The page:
Coal may hold solution to gas prices

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Later this year, a plant in China will begin churning out liquid fuel made from coal, a technology that -- if all breaks right for the coal industry -- is headed to American shores.

From the CTLtec Americas 2008, which begins today at the Omni William Penn Hotel, Downtown, to Capitol Hill, coal-to-liquids is a popular topic, spurred by rising gasoline prices and this country's ever-present need to wean itself from oil imports.

Coal-to-liquid proponents insist that the technology would strengthen national security and be a cheaper alternative than current petroleum. Estimates vary widely, but Richard Bajura, director of the National Research Center for Coal and Energy at West Virginia University, said liquid coal could be produced for $60 to $70 a barrel. Last week, oil prices approached $140 a barrel.

Still, coal-to-liquid plants would cost several billion dollars to build, and if the whims of OPEC were to drive down oil prices, there would be little market for a more expensive domestic product. That's why the coal industry has taken its case to Washington.

Luke Popovich, spokesman for the National Mining Association, said the industry would push for government backing, as Wall Street has been timid to provide capital. Coal companies, such as Bethel Park-based Consol Energy, are seeking startup capital and government bailouts for investors if oil prices drop too far.

But a bigger hurdle than funding is the environmental lobby, which is vigorously attacking the technology for its greenhouse gas production. From the time it's hauled out of the mine until it leaves the tailpipe, coal-to-liquid produces about twice as much carbon dioxide as petroleum.

"It's just not an intelligent way to use coal," said Joseph Minot, director of the Philadelphia-based Clean Air Council.

"It's environmentally a disaster, economically a disaster. It doesn't make any sense."

Building steam

The Fischer-Tropsch process of coal liquification, named for the German researchers who invented it, was first used on a large scale when the Nazis were cut off from oil imports during World War II. South Africa also began coal-to-liquid production when isolated during apartheid, and still uses it today.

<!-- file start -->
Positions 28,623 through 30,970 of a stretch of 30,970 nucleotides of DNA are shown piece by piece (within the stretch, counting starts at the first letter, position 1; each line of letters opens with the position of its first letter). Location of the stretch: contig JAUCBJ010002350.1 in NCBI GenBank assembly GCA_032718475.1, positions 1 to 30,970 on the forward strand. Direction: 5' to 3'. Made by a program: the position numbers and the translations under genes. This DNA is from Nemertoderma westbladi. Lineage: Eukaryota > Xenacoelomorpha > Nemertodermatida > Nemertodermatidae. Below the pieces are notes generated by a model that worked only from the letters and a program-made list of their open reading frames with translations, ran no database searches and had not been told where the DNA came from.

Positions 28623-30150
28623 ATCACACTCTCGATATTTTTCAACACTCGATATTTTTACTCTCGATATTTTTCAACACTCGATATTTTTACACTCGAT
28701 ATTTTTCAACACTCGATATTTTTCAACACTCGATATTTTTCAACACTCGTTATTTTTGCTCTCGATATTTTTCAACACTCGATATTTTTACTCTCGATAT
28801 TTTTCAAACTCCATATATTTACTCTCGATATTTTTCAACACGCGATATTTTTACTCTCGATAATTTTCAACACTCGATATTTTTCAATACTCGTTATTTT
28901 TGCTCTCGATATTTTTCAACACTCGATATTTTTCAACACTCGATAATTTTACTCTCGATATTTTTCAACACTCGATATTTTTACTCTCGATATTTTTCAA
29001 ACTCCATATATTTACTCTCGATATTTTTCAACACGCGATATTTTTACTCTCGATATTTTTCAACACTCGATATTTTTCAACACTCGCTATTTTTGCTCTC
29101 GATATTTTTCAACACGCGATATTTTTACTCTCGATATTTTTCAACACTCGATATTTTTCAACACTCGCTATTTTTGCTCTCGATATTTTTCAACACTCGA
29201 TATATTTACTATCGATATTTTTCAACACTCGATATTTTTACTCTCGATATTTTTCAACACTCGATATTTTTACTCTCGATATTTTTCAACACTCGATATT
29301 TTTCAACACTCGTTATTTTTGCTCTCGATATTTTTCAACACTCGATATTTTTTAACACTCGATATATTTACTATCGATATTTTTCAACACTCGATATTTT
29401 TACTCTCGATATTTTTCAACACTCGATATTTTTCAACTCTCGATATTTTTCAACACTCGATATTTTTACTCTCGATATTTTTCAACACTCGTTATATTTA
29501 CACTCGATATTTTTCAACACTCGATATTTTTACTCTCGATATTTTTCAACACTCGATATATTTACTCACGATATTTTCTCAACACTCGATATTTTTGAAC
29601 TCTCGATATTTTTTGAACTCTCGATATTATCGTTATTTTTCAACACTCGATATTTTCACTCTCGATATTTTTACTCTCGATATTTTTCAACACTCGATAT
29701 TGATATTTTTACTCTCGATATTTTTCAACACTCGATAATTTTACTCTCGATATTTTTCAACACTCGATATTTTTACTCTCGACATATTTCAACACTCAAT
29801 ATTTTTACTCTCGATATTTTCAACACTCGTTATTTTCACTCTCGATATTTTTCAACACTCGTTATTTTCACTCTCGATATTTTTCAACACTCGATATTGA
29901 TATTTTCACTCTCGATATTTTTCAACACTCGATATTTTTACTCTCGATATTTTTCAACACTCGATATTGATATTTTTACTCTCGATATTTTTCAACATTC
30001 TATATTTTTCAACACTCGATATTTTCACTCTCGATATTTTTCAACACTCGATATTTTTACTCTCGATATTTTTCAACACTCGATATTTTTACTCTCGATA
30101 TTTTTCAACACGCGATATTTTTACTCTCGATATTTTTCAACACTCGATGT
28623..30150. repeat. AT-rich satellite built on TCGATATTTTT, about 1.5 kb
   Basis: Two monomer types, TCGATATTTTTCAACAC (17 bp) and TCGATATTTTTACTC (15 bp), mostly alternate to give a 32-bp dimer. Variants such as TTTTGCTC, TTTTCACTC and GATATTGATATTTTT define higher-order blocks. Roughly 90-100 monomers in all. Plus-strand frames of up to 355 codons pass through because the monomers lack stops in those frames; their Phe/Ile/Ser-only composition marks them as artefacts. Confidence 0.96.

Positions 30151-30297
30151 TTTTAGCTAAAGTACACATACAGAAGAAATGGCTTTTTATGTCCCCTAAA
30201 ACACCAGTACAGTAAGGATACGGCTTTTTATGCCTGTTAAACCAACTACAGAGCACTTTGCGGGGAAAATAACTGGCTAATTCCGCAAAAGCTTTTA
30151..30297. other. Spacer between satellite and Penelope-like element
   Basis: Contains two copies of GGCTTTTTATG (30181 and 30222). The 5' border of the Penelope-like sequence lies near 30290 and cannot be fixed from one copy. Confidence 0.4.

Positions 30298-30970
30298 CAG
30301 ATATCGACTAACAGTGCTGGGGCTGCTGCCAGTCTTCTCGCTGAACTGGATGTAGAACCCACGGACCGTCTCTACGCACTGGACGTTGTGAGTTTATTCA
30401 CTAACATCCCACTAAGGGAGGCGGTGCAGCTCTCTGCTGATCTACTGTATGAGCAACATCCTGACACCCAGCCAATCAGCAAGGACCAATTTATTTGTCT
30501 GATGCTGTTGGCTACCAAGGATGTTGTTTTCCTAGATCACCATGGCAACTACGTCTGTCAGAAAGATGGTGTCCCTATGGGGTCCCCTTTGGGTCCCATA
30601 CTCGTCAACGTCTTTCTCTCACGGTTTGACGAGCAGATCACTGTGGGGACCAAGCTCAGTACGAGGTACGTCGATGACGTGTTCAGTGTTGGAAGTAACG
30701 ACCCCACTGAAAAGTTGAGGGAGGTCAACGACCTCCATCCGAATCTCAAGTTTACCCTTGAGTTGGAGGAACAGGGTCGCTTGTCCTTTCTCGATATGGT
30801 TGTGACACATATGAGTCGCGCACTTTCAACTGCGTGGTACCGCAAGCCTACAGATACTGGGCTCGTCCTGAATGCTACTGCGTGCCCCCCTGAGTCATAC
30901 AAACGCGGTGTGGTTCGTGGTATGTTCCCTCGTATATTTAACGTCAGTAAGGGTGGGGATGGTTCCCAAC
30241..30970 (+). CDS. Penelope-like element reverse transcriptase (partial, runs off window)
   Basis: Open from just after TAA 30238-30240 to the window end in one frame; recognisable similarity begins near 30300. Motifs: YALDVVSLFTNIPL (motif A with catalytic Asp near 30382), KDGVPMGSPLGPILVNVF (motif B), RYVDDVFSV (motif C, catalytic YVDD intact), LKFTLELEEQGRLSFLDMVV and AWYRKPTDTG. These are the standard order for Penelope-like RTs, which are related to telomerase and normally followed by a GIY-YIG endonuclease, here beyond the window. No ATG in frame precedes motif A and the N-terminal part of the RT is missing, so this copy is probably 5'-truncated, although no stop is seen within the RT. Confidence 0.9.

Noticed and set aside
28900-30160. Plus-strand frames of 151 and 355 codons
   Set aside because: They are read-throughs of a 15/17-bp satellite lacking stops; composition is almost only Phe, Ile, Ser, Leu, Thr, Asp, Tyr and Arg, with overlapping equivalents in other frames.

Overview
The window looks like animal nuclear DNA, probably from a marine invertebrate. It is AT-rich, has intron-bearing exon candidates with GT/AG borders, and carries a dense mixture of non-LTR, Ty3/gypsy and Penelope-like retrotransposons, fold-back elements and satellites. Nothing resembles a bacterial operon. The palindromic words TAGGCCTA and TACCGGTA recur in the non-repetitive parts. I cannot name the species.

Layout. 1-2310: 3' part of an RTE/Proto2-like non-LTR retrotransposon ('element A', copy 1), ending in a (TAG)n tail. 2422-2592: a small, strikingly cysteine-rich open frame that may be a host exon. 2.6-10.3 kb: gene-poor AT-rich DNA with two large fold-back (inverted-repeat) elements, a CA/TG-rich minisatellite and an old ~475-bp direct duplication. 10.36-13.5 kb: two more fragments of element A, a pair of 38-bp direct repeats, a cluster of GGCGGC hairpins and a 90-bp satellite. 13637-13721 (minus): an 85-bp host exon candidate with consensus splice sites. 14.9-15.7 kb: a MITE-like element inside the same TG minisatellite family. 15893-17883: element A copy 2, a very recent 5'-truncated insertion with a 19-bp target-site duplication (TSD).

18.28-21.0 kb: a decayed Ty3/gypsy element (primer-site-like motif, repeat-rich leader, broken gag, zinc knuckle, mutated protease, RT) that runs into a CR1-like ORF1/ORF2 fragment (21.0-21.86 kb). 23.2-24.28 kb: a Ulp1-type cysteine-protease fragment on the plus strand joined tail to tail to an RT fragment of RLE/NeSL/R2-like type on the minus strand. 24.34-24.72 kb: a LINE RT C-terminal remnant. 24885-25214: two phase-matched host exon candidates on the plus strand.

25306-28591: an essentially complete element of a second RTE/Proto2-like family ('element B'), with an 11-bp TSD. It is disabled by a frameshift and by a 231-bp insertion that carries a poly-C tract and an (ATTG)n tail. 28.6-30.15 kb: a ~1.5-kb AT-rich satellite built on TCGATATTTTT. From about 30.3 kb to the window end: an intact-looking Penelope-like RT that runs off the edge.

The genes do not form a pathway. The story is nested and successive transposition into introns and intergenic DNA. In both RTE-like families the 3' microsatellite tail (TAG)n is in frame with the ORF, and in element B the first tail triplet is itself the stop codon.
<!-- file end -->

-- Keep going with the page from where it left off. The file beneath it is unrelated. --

The United States has flirted with the idea in the past, most notably with the Synthetic Fuels Corp., a public-private partnership formed in 1980 during the last severe oil price spike. It was disbanded in 1985 as lower prices killed interest.

Now, soaring gas prices have once again given incentive to pursue the idea.

Plants are in development in coal-producing regions around the country, including Gilberton, Schuylkill County, where Waste Management and Processors Inc. is working on constructing a plant that would convert waste coal -- too low-grade for use in conventional processes -- into gas, then liquid. In addition to liquid fuel, the plant would produce electricity. Funding details have not been finalized, but the federal government was to provide about $100 million in loan guarantees for the $1 billion project.

Taxpayers also are financing projects in other ways. The Air Force, which consumes about half of all the fuel used by the federal government, says it will use liquid coal in its fleet, a vote of confidence that would be a major boon to the fledgling industry.

A glaring emission

But environmental activists say it's foolish to pump resources into a technology that would emit greenhouse gases at a higher rate.

"We're trying to decrease our global warming. What if we went to a fuel that doubled carbon emissions?" said Elizabeth Martin Perera, climate policy specialist for the Natural Resources Defense Council.

"We're going in exactly the wrong direction, just digging the hole a lot deeper and making the problem a lot worse."

Mrs. Perera and others insist that the best way to use less foreign oil is to work on efficiency, not seek a more polluting alternative.

Carnegie Mellon University post-doctorate researcher Paulina Jaramillo and doctoral student Constantine Samaras concluded in a paper last year that coal-to-liquid production would be far less efficient and more polluting than using plug-in hybrids that drew electricity from coal power. The greenhouse gas playing field could be leveled, the researchers said, if a coal-to-liquid plant could capture and sequester 90 percent of its carbon emissions.